Why do we See One Side of the Moon?

Phasa of the moon
Moon Phases during a Lunar Cycle

“Why do we see one side of the moon?  Does the moon turn round, because I always see the same patterns?”  Kam asked me these questions whilst we were looking at the included image showing different phases of the moon.

I don’t know if these are questions that small children ask.  I don’t remember asking these sorts of questions.

I’m not sure that it would have occurred to me to think that the moon has different patterns.

To me, the moon was the moon.  I do remember looking at the stars, but perhaps I accepted information without being as inquisitive.

 What happens to the moon?

We know that the moon orbits Earth and it takes about 28 days to complete a full orbit.  Throughout the orbit we see changing phases of the moon.  These are dependant upon the positions of the Earth, moon and sun.  If the moon spins or rotates on itself , why don’t we see different patterns on it, ie why do we always see the same face of the moon?

The moon does rotate around itself on its own axis.  It takes about 28 days to do this, the same length of time the moon takes to rotate around Earth.  This is known as Tidal Locking.  Tidal Locking is the reason why the same side of the moon always faces Earth.

Tidal locking happens when the time it takes for an object to complete an orbit matches the time it takes for that object to rotate once on its own axis.

Why does Tidal Locking occur?

It is because of gravity.  When we throw a ball into the air, gravity pulls it back down to Earth.  When we stand up, the Earth pulls down on us. We don’t float away, our feet stay on the ground.  

Our feet are closer to Earth’s centre than our head.  They are “our height” closer.  The Earth pulls with a slightly larger gravitational force on our feet than our head.  This small difference is called a tidal force.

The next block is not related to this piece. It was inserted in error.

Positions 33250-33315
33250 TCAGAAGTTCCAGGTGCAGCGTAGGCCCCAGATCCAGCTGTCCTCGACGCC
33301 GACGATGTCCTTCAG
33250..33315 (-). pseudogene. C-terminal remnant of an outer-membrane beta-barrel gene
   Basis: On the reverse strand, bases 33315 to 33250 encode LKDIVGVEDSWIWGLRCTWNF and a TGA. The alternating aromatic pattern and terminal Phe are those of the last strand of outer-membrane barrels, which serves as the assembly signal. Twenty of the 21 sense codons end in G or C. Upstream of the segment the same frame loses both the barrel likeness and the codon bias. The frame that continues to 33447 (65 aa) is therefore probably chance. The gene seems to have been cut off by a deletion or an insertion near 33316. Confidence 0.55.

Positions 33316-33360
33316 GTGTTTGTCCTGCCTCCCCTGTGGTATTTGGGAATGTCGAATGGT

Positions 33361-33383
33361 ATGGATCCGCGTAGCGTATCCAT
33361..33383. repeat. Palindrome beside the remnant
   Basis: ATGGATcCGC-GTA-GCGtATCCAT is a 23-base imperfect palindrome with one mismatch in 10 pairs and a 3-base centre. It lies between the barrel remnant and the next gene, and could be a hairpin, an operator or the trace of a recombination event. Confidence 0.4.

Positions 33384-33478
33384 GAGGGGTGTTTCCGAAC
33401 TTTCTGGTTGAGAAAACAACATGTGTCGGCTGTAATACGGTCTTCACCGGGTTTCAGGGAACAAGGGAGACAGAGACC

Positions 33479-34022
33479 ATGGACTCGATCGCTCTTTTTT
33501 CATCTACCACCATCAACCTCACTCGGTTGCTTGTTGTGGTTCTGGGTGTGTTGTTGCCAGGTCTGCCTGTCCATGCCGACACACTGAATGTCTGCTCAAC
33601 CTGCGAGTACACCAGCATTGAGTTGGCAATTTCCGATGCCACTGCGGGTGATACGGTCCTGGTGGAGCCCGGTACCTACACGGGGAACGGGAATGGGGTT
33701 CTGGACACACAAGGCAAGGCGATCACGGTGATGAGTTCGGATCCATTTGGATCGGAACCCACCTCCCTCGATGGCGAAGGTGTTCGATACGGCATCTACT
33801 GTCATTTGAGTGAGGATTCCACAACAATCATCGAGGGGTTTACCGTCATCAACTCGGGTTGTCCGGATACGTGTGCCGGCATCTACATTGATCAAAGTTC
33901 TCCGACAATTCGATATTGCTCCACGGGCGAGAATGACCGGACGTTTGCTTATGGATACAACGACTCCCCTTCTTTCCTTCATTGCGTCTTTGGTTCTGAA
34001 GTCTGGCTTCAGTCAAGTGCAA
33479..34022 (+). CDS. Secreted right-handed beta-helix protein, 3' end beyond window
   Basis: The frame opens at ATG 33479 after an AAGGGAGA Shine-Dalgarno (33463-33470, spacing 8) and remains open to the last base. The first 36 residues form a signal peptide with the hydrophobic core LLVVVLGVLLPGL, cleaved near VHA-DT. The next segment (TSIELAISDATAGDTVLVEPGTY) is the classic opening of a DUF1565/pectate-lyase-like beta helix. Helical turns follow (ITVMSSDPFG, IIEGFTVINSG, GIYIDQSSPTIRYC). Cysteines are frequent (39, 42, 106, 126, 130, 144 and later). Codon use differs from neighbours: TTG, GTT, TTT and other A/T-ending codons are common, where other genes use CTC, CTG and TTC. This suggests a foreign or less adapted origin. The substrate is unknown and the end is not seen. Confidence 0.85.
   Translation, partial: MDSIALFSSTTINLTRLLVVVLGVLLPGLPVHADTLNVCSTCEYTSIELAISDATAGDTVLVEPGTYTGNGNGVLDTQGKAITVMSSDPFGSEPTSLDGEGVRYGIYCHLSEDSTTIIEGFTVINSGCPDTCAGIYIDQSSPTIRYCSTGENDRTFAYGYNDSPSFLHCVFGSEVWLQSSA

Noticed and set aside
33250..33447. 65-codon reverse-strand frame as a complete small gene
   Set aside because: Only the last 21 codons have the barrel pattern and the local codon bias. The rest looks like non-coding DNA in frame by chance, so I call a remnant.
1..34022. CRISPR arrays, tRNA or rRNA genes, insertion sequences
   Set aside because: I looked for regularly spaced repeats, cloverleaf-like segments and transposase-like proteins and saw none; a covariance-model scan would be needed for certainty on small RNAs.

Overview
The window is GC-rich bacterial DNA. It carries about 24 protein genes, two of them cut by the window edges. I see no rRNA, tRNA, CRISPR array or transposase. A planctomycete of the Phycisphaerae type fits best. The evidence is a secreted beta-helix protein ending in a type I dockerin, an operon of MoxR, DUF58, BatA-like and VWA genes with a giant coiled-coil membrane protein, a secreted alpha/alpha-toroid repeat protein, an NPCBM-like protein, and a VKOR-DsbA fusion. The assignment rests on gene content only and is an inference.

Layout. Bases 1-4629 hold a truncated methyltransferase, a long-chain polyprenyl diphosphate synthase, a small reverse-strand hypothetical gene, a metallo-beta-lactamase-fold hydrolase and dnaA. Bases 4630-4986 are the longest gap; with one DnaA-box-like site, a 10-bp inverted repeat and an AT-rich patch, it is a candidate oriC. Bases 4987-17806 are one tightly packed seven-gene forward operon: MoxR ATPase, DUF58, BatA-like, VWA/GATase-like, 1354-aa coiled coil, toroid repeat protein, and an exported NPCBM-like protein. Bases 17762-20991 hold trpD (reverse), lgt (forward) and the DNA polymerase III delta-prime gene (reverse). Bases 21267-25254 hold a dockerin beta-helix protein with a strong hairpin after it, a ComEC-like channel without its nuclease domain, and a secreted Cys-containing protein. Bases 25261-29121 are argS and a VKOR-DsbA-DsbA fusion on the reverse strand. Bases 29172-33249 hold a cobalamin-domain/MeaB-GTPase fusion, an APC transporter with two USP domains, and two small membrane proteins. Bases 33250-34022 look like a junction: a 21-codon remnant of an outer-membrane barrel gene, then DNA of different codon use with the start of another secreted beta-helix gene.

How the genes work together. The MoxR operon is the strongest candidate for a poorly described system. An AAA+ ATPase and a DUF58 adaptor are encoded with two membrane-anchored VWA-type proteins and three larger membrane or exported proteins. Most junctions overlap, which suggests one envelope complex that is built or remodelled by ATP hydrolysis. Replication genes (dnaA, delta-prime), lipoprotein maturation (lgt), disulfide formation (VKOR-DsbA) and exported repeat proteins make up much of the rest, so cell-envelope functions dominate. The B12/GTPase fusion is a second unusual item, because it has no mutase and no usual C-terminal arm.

When an object such as a Moon is close enough to a planet, these gravitational tidal forces cause the Moon to spin at the same rate that it revolves around the planet.  This is  tidal locking – why we always see the same side of the Moon

Other examples of tidal locking

There are plenty of examples of tidal locking in our solar system and universe.

– Mars’ moons, Phobos and Deimos, always have the same side facing Mars.

– Jupiter’s, Saturn’s, Uranus’, and Neptune’s moons are locked to their respective planets.

– Pluto and its largest moon, Charon, are locked to each other. Pluto sees one face of Charon and Charon sees one face of Pluto.

– It is thought an extra-solar planet, Gliese 581 c, is tidally locked to its Sun.

– Some asteroids that are bound to each other.

A note to you and me.

Thanks for reading, I hope you have enjoyed my thoughts about the moon’s one face!  I’ve written it so I have a general understanding to pass on to Kam when he next asks the question.

If I have misunderstood, plainly got it wrong, you have knowledge which will help us or ou just like it – please leave a message. We’d love to hear your thoughts. X


  • Animated graphic demo on wiki’s tidal locking section.
  • I’ve found a wonderful practical, crafty demonstration for us to make.  We’ll post the results when we do.  It will show us moon phases.  I’m trying to think of a way we can include tidal locking as well.  Kam, remind me.

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